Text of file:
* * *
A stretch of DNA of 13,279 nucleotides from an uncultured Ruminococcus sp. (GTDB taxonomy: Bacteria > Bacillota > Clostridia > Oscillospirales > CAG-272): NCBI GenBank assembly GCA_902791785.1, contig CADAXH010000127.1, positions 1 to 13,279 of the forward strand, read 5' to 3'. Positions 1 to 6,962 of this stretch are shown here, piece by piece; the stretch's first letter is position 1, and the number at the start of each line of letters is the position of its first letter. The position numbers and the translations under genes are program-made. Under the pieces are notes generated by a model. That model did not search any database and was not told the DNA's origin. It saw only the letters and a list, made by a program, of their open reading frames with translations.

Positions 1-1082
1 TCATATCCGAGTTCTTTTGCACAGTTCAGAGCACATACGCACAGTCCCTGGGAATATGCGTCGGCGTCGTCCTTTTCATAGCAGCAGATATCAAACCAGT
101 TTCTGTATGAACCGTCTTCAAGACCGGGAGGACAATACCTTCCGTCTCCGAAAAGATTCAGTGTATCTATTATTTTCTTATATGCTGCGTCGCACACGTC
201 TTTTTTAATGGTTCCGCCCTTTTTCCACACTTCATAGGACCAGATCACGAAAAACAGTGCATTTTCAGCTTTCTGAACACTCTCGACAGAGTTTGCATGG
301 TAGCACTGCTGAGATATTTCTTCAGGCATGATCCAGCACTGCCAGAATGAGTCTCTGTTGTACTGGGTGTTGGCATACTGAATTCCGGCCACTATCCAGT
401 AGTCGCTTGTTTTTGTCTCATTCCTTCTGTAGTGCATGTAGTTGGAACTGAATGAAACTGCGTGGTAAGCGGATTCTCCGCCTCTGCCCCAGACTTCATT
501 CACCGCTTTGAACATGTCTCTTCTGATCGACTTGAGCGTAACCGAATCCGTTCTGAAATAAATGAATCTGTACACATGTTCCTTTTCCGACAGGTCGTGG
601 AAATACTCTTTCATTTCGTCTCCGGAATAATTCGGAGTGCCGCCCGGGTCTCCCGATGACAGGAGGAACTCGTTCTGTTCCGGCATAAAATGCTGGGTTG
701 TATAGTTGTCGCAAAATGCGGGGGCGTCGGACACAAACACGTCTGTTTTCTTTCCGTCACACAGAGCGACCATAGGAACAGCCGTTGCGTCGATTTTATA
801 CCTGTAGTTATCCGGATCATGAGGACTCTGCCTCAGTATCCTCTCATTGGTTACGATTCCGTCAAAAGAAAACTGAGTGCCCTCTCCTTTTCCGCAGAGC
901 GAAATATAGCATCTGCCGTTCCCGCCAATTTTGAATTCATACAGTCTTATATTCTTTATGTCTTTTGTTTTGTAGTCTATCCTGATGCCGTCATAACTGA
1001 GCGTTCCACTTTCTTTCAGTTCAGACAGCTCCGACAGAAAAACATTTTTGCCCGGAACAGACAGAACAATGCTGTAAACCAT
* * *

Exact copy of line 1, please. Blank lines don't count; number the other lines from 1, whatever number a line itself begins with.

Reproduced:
A stretch of DNA of 13,279 nucleotides from an uncultured Ruminococcus sp. (GTDB taxonomy: Bacteria > Bacillota > Clostridia > Oscillospirales > CAG-272): NCBI GenBank assembly GCA_902791785.1, contig CADAXH010000127.1, positions 1 to 13,279 of the forward strand, read 5' to 3'. Positions 1 to 6,962 of this stretch are shown here, piece by piece; the stretch's first letter is position 1, and the number at the start of each line of letters is the position of its first letter. The position numbers and the translations under genes are program-made. Under the pieces are notes generated by a model. That model did not search any database and was not told the DNA's origin. It saw only the letters and a list, made by a program, of their open reading frames with translations.